New Zealand. Alex Thomson takes 3rd in Vendée Globe on Hugo Boss, powered by Doyle Sails
Thursday, 07 February 2013
When Alex Thomson made the decision to use Doyle Sails for his third Vendée Globe attempt, he bucked the trend of the pack as the only Doyle skipper in the fleet. It was a decision that Thomson and his team believe paid dividends in his race. “At times I was surprised by the performance of the boat and my ability to keep up with the newer generation boats and I put a lot of my pace down to the sail design program run by Richard Bouzaid at Doyle Sails NZ,” said Thomson, after finishing the race.
Thomson won a podium position with third place after a race time of 80 days 19 hours 23 minutes and 43 seconds. With that result he also became the fastest Briton to sail a monohull around the world, trumping the previous records of Dame Ellen MacArthur and Mike Golding. His performance was exceptional, staying part of the leading group throughout the race despite racing in an old-generation design
Hugo Boss was powered by a full inventory of Doyle sails, produced by the New Zealand loft and designed by Richard Bouzaid, Head of Design at Doyle Sails NZ. Almost all the sails were made from Stratis laminates, using light weight taffeta and carbon and technora blends, rather than Kevlar or spectra fibres that are more commonly used on these types of sails. “The sail program is a critical part of any sailing campaign but no other race demands performance and reliability over a 28,000Nm race track,” said Thomson.
Chris McMaster, MD of Doyle Sails NZ, and Bouzaid worked closely with Alex and his team throughout race preparations and through the race itself. “The relationship with Alex Thomson Racing has been longstanding and everything we have done over the last five years has been working towards this goal,” said Bouzaid. “We were constantly working to develop innovative sails that would give Alex an edge over his competition.” Prior to the race Bouzaid spent significant time sailing on board Hugo Boss with Thomson, including undertaking a Transatlantic crossing and sailing from the UK to the Mediterranean. “All this helped give us a deeper understanding of how hard it is to sail these boats, and the kind of sails they need to help them be sailed single handed,” said Bouzaid.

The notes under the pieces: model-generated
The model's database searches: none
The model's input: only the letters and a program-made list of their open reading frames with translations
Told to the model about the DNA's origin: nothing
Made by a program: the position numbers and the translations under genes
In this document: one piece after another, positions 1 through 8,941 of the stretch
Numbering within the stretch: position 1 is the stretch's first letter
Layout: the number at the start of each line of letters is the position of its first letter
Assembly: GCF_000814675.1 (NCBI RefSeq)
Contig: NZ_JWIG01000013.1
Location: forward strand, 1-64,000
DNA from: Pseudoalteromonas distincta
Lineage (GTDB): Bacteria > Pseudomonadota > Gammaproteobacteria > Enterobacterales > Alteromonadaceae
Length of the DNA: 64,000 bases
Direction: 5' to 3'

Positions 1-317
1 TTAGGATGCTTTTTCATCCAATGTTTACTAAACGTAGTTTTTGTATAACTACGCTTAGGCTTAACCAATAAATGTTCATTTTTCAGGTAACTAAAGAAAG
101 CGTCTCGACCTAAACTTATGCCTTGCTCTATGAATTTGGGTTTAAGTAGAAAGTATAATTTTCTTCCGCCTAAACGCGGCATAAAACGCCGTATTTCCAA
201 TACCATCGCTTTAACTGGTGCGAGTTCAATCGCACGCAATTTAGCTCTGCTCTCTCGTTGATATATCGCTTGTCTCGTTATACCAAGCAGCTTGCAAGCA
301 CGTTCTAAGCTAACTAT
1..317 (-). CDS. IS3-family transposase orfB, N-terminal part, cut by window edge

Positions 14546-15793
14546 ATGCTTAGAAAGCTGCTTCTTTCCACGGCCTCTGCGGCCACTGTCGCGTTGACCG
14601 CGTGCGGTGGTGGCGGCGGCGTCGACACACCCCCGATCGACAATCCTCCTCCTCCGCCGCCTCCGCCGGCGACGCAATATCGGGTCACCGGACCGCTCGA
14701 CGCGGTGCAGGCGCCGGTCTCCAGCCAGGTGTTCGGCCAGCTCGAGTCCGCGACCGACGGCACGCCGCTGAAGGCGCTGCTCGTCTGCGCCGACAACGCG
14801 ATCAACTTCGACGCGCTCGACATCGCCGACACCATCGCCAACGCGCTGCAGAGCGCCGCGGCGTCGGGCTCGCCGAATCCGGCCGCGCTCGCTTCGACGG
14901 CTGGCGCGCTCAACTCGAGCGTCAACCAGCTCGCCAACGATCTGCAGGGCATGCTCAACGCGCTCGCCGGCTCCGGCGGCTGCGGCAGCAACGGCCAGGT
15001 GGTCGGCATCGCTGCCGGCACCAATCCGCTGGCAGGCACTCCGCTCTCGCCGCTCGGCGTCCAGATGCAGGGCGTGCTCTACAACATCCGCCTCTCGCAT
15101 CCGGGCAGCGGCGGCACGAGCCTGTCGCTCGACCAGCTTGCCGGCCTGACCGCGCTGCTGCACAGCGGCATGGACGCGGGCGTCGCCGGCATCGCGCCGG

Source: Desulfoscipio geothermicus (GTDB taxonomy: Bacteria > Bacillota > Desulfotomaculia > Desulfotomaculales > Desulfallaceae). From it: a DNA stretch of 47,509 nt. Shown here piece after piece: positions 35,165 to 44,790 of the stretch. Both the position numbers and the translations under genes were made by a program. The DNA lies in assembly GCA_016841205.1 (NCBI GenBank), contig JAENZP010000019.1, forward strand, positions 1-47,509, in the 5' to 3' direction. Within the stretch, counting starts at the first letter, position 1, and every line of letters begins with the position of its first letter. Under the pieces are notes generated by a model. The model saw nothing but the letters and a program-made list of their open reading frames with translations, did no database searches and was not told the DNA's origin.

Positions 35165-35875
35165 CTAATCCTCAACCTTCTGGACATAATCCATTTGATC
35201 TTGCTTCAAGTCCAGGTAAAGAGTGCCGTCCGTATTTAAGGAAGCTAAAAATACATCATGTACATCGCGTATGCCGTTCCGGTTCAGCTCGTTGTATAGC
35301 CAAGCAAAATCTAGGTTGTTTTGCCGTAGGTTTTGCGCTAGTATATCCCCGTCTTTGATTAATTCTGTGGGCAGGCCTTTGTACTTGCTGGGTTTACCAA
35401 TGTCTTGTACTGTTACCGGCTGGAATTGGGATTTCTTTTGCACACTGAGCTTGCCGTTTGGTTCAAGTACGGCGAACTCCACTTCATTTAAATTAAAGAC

“When we started this project together, Doyle made it clear that they wanted to do it properly and gain the right experience before the main event,” said Thomson. “Together we built seven mainsails, over 20 upwind jibs and more than 30 code sails in the quest to find the right blend of material, weight, performance and reliability. We did not always get it right but we were always committed to finding the limitations, defining the boundaries and developing from there. We were also able to benefit from Doyle’s investment in Sanya’s Volvo 70 program and Mike Sanderson’s experience in the IMOCA and Volvo world.”
“We are looking forward to continuing working with Alex Thomson Racing,” said Bouzaid. “We have lots of new ideas to move forwards with and the team are great to work with in that respect. They are always open to innovation and new ideas.” Thomson too is looking to the future. “The great thing is we are not stopping here, there is always more we can do and I am looking forward to debriefing with Doyle Sails NZ and refining the product further so that all of Doyle’s customers can benefit from the investment we have made. My sincere thanks to everyone at Doyle for their commitment to our project and helping me attain third place in the world’s toughest sporting event,” Thomson concluded.
Last Updated ( Thursday, 07 February 2013 )